– Goldilocks and the Three Bears

“You can use all the quantitative data you can get, but you still have to distrust it and use your own intelligence and judgment.”
– Alvin Toffler

A dear old client wrote recently. “I’d like my staff to give me a daily scorecard. How many patients did we see? How many surgeries were booked? How much money was deposited? What’s the balance in our working accounts? That kind of thing.”

Ah, the Goldilocks problem. How much practice business data, at what review frequency, is appropriate?

I responded with a medical answer. “If you were my intern, Mike, and I was healthy, you would see me yearly and get a few vitals and basic tests, right? If I was a controlled diabetic, you might see me quarterly and bulk up the test panel. If I was not well controlled, you would see me monthly and more tests. And if I was crashing, you would admit me to the hospital and I would be examined and tested several times a day.”

Mike agreed.

“And of course,” I said, “the same increased diligence would apply at the other end of the patient health spectrum. If I was a trim NASA astronaut with a lot riding on my health, you might be checking on me much more frequently, not because I’m sick, but because we’re trying to push my performance and you want to make sure all systems are ‘Go,’ right?”

Mike agreed.

Then I brought the conversation back around to Mike’s business, a thriving $5 million practice, and how tracking patient health and practice health are really one in the same.

Very small, healthy, high profit margin and unchanging practices can examine their key performance indicators (KPIs) about quarterly.

For the average practice, like Mike’s, a monthly KPI review will suffice.

Troubled practices (and the same goes for troubled departments such as billing, which can get the wobbles from time to time, even if they are embedded within an otherwise healthy practice) might deserve weekly review.

Practices on the verge of bankruptcy should be tracking some core KPIs daily.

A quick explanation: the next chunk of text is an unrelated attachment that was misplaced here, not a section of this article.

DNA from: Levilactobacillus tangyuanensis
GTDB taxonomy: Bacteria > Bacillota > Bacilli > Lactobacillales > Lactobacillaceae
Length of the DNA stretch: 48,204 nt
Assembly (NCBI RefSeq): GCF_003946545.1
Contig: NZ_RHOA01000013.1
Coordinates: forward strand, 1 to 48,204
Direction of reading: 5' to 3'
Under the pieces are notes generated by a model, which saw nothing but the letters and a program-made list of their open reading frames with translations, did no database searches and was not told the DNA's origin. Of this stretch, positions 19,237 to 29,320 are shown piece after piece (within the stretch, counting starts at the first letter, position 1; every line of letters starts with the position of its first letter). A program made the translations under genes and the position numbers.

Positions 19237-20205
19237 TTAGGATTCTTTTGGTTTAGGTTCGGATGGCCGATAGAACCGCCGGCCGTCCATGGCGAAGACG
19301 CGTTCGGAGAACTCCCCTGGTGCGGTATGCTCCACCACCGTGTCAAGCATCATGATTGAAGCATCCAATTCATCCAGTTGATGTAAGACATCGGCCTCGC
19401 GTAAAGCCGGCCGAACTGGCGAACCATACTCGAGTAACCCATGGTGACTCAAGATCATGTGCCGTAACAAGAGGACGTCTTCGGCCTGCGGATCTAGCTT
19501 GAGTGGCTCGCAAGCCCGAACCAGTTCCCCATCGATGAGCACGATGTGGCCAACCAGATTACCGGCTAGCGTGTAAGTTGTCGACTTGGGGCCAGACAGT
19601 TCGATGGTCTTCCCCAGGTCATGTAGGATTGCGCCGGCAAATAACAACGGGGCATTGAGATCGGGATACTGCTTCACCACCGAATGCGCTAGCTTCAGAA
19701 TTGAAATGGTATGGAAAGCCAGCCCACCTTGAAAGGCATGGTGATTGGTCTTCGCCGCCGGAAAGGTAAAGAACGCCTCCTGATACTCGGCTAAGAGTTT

But so should some of the most “athletic” practices today, including the current bloom of consolidating practices. Fast-growing, hard-driving regional “super-groups” — whether under the banner of private equity or independent entrepreneurism — need to track their key numbers at least weekly. Why? Because when you are running a $50 million clinic and performance slips sideways, it slips fast and expensively.

PAGE BREAK

What KPIs to track?

Medical doctors have lipid panels, PET scans, stethoscopes and a few thousand other tools at their disposal to assess health. As the owner of a mid-sized healthy practice — or its administrator — your tool kit is comparatively simple. Here are a few business equivalents of a CBC, an EKG and a basic metabolic panel.

Monthly financial statements: A single month of data is actually not that useful. Look at the current year-to-date figures side by side with the same period from the prior year. For example, the 9 months ending Sept. 30, 2019, with the same period in 2018. Compare revenue figures (collections.) Is the practice growing? The growth in demand for eye health care is approaching 5% (higher in some communities). If your practice revenue is growing slower than 5%, you are probably losing market share (which is fine if you are nearing retirement, not so great if you are mid-career). How about expenses? You will be keenly aware of some cost escalations, such as when your lease is renewed. But other expenses can creep up silently, such as staffing costs. If your practice revenue is only growing 5% but your labor costs are growing 10%, you have a problem.